Editors’ Note: This marks the second year for the Gazette to sponsor Sophomores Speak Out, a special current events feature written by the sophomore students in Elaine Cawley Weintraub’s global studies class at the Martha’s Vineyard Regional High School. Sophomores Speak Out will appear regularly on the Commentary Page throughout the school year.

Hello, readers and welcome back to Sophomores Speak Out! This year’s journalists are a group of interesting, opinionated and intelligent sophomores ready to impress the Island with their views and commentary. Their debut articles consist of opinions on sports related matters, rapes close to home, school issues and missing persons to name but a few. I, being a junior, will no longer be editing but I assure you that they are more than willing and capable of filling the shoes left by the class of 2009.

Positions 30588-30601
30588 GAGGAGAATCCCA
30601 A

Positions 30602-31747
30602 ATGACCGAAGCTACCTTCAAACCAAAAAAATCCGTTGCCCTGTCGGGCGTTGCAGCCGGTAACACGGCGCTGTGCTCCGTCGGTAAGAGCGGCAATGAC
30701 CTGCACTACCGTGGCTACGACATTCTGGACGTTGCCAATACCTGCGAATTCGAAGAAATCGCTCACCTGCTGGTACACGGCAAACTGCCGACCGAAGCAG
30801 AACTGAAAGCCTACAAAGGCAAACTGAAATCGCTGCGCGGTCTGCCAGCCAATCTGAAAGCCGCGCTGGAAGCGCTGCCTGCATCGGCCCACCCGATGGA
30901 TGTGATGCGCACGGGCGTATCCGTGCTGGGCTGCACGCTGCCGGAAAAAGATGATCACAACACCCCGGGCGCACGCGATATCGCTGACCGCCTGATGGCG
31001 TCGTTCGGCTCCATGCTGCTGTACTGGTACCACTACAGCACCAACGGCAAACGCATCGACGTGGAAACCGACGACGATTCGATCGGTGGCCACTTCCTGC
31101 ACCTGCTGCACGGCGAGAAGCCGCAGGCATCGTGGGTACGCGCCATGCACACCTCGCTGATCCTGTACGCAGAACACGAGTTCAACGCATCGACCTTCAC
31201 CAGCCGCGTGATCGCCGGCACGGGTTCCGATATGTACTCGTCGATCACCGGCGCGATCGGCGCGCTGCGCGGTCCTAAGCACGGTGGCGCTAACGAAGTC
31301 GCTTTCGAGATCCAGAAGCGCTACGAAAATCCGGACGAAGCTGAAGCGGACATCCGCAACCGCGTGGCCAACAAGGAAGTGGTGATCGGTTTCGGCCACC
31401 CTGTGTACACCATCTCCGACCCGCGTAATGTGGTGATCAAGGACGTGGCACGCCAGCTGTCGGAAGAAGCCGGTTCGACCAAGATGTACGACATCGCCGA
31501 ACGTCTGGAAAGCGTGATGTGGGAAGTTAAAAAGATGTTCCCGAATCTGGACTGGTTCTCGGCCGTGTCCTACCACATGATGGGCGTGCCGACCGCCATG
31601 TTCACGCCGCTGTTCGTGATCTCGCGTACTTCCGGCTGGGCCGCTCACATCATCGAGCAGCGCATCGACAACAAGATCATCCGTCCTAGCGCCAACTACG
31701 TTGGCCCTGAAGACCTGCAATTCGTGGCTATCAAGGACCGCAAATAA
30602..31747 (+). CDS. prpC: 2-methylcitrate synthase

Good luck, sophomores. I am sure that you will continue the tradition of Sophomores Speak Out and make it your own.

— Phoebe Hersh

(Editor, Sophomores Speak Out, class of 2009)


By Cole Maciel Wingate>

Leaves are changing color

fall is here

the leaves will be falling which means

Christmas is near!

Snow will soon be falling

The sun doesn’t set as late

Stores will be closing. No more running

around past eight.

School is in full session

sooner comes the night

Parents are working. Students it’s time to write.

Island Sense of Security Overturned

By Olivia Gross>